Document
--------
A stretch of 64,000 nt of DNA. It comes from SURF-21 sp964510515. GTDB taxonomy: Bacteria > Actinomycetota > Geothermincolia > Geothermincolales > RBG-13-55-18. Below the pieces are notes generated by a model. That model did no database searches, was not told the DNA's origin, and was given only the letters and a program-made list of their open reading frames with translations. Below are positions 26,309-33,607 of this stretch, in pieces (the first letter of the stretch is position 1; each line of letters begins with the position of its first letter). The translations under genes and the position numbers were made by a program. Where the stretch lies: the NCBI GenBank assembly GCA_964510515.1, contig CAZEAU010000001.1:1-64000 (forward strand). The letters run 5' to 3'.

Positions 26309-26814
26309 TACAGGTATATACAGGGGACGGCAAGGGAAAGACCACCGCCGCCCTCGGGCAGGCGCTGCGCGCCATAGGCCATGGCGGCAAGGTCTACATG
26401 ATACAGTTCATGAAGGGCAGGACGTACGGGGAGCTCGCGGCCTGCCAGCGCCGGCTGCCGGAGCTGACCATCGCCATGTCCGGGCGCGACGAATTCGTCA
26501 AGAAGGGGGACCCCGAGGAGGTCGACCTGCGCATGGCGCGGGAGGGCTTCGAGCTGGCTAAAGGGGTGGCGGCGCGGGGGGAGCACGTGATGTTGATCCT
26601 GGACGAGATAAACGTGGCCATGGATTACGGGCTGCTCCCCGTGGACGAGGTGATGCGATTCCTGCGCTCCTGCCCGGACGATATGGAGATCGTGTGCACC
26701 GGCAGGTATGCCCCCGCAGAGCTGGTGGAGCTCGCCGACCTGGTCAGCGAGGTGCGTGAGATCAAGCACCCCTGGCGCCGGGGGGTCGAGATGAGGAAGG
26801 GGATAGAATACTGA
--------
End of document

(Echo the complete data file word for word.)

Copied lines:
A stretch of 64,000 nt of DNA. It comes from SURF-21 sp964510515. GTDB taxonomy: Bacteria > Actinomycetota > Geothermincolia > Geothermincolales > RBG-13-55-18. Below the pieces are notes generated by a model. That model did no database searches, was not told the DNA's origin, and was given only the letters and a program-made list of their open reading frames with translations. Below are positions 26,309-33,607 of this stretch, in pieces (the first letter of the stretch is position 1; each line of letters begins with the position of its first letter). The translations under genes and the position numbers were made by a program. Where the stretch lies: the NCBI GenBank assembly GCA_964510515.1, contig CAZEAU010000001.1:1-64000 (forward strand). The letters run 5' to 3'.

Positions 26309-26814
26309 TACAGGTATATACAGGGGACGGCAAGGGAAAGACCACCGCCGCCCTCGGGCAGGCGCTGCGCGCCATAGGCCATGGCGGCAAGGTCTACATG
26401 ATACAGTTCATGAAGGGCAGGACGTACGGGGAGCTCGCGGCCTGCCAGCGCCGGCTGCCGGAGCTGACCATCGCCATGTCCGGGCGCGACGAATTCGTCA
26501 AGAAGGGGGACCCCGAGGAGGTCGACCTGCGCATGGCGCGGGAGGGCTTCGAGCTGGCTAAAGGGGTGGCGGCGCGGGGGGAGCACGTGATGTTGATCCT
26601 GGACGAGATAAACGTGGCCATGGATTACGGGCTGCTCCCCGTGGACGAGGTGATGCGATTCCTGCGCTCCTGCCCGGACGATATGGAGATCGTGTGCACC
26701 GGCAGGTATGCCCCCGCAGAGCTGGTGGAGCTCGCCGACCTGGTCAGCGAGGTGCGTGAGATCAAGCACCCCTGGCGCCGGGGGGTCGAGATGAGGAAGG
26801 GGATAGAATACTGA